Aces on Bridge — Daily Columns

The Aces on Bridge: Wednesday, July 8, 2009

Dealer: South

Vul: None

Q J 7
3 2
K Q 5 2
A Q 10 7
West East
K 6 4 A 5
A K J 9 5 Q 10 8 6
J 4 8 7 3
J 5 2 9 8 4 3
10 9 8 3 2
7 4
A 10 9 6
K 6


South West North East
Pass 1 Dbl. 3*
3 All Pass    
*Pre-emptive raise of hearts

Opening Lead:K

“For fools rush in where angels fear to tread.”

— Alexander Pope

Defense has sometimes been described as the art of the possible. When you are playing teams or rubber bridge, overtricks tend to be irrelevant. You should try to picture a hand that will let you defeat the contract, and then go for it, no matter how unlikely it is.


Conversely, if you think you can set a contract easily, you should concentrate on covering the bases, defeating the contract even when declarer has a better or different hand than his expected one.


Defending today’s three spades, you lead the heart king and partner’s signal tells you he has four hearts. (It is a good idea to use count signals on the lead of a king in a bid and supported suit.) Should you cash a second top heart? Yes — declarer may (and today he will) pitch his second heart on a high club if you don’t take it at once.


It should then be apparent that three spades can be defeated only if East holds the spade ace or diamond ace. He cannot hold more than that for his pre-emptive raise — with as much as a limit raise, East would have jumped to two no-trump.


Thus, West should shift to his diamond jack at trick three. Careful defense from this point on, with West winning the first round of spades (and East steeling himself to duck his ace if a trump is led from dummy), will result in a diamond ruff from West to beat the contract.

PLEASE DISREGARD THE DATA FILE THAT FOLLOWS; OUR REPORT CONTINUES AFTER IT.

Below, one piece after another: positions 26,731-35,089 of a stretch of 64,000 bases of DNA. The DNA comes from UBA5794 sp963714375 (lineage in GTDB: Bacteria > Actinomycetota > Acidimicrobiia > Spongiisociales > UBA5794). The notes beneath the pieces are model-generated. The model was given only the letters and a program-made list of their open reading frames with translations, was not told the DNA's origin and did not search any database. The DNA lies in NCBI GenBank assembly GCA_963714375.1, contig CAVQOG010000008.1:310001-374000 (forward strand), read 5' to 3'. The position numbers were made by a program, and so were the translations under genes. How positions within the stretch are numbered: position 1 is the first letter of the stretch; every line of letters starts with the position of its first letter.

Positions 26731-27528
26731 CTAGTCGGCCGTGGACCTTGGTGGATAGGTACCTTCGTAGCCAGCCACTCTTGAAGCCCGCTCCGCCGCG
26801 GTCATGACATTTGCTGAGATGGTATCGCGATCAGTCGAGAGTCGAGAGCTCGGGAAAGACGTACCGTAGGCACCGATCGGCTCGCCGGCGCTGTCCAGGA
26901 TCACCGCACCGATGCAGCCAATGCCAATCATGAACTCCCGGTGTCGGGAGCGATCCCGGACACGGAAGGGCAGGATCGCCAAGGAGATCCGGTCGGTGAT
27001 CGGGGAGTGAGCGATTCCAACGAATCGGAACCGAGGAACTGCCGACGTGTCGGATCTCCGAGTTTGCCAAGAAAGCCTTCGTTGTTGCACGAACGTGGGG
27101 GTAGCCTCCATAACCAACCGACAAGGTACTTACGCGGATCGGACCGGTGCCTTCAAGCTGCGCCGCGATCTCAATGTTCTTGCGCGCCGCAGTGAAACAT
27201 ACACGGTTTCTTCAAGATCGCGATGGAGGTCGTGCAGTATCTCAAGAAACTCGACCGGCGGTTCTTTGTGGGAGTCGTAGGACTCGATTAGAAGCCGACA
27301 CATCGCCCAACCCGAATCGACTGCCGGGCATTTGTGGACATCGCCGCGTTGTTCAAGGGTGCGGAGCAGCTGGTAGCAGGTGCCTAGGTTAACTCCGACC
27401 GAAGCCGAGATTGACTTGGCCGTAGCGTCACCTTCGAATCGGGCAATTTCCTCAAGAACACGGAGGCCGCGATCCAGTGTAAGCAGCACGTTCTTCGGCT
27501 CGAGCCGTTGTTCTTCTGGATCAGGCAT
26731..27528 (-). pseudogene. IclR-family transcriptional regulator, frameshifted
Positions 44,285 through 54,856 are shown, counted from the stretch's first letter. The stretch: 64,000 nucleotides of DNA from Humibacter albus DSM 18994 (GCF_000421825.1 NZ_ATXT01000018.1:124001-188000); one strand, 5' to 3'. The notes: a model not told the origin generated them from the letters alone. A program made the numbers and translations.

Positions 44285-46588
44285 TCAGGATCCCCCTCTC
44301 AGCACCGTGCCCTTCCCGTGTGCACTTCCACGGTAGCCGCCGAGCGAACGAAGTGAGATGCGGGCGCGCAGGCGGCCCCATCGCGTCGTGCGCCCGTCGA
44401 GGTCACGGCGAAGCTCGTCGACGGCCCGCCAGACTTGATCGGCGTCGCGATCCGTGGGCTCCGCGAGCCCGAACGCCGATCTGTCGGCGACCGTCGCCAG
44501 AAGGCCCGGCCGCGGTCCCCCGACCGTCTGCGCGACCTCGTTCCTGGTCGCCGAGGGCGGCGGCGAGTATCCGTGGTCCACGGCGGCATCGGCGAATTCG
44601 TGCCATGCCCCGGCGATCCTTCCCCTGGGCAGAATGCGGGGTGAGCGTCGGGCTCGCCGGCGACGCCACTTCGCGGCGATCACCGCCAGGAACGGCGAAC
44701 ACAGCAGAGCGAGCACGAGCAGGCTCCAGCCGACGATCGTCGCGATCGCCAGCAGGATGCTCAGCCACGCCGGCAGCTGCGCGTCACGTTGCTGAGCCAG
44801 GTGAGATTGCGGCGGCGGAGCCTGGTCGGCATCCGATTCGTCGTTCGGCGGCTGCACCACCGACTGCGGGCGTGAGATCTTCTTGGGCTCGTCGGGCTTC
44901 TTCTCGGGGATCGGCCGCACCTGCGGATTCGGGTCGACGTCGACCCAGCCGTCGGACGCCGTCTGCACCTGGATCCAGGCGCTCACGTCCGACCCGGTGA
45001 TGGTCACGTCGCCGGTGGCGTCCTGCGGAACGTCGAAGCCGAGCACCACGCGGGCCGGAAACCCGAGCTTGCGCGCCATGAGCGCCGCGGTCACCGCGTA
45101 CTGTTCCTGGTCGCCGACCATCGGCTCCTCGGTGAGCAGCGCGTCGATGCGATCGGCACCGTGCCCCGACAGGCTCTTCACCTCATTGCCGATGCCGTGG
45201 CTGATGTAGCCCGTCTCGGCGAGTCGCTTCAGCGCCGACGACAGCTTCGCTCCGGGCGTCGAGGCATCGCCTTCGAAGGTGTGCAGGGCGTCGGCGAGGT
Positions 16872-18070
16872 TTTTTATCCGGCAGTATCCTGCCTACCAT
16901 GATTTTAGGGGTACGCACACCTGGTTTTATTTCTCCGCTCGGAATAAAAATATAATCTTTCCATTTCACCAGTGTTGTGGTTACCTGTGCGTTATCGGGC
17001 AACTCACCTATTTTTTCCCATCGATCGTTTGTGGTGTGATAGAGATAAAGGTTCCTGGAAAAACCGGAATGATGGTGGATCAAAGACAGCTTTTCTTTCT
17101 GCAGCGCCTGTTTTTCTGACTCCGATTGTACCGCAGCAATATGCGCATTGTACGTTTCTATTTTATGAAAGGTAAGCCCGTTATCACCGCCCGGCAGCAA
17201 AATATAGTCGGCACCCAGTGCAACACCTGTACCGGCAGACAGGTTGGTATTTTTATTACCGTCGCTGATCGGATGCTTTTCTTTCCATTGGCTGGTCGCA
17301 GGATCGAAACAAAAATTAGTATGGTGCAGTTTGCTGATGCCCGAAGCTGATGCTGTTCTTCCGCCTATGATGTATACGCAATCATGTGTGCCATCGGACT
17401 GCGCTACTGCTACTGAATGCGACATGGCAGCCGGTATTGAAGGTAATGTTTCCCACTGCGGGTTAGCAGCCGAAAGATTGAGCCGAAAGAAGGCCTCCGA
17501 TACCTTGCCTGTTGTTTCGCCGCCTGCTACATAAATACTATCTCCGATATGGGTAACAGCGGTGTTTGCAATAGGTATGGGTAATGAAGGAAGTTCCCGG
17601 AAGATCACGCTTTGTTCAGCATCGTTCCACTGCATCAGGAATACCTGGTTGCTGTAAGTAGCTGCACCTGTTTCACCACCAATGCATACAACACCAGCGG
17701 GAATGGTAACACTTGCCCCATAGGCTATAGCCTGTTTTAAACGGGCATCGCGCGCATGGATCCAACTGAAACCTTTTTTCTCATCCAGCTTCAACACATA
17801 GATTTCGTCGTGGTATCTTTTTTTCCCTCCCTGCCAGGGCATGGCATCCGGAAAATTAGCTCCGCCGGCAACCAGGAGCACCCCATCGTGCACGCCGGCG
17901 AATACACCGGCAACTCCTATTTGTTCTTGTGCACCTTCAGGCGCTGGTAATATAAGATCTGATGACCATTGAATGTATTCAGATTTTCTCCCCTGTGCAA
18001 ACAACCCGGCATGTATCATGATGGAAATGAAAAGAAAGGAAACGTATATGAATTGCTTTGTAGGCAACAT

ANSWER: Your diamond rebid showed 12-14 and your second minor. (This sequence is not a reverse.) When partner invites game, you are certainly not minimum — but how to advance? The best way is to bid three spades, suggesting only three, since you would have bid the suit on the previous round with four. Let partner pick a game or partscore now.


South Holds:

Q J 7
3 2
K Q 5 2
A Q 10 7


South West North East
1 1 Dbl. Pass
2 Pass 3 Pass


For details of Bobby Wolff’s autobiography, The Lone Wolff, contact If you would like to contact Bobby Wolff, please leave a comment at this blog. Reproduced with permission of United Feature Syndicate, Inc., Copyright 2009. If you are interested in reprinting The Aces on Bridge column, contact


Bob NJuly 24th, 2009 at 5:38 pm

Mr. Wolff,

Would appreciate it if you could explain why S’s sequence isn’t a reverse. (I would have opened 1D to avoid the reverse.)

Bobby WolffJuly 25th, 2009 at 3:03 am

Hi Bob N,

I would also have opened 1 diamond instead of 1 club in order to bid more fluidly in case that situation presents itself.

South’s sequence is not a reverse since partner made a negative double and his partner is licensed and encouraged to bid one of the unbid suits. However, I must agree with you that as North I would assume that my partner had 4 diamonds, but therefore 5 clubs, and with 3 in each suit I would mistakenly return to 3 clubs. Here North has good support for diamonds and is making a game invitational raise to 3 diamonds. Although South does not have much extra he does accept an invitation to bid once more and when he does, the 3 spade bid is probably the most descriptive since it only shows 3 since he didn’t bid spades earlier.

Just like a prize fight, there appears to be a lot of pushing going on.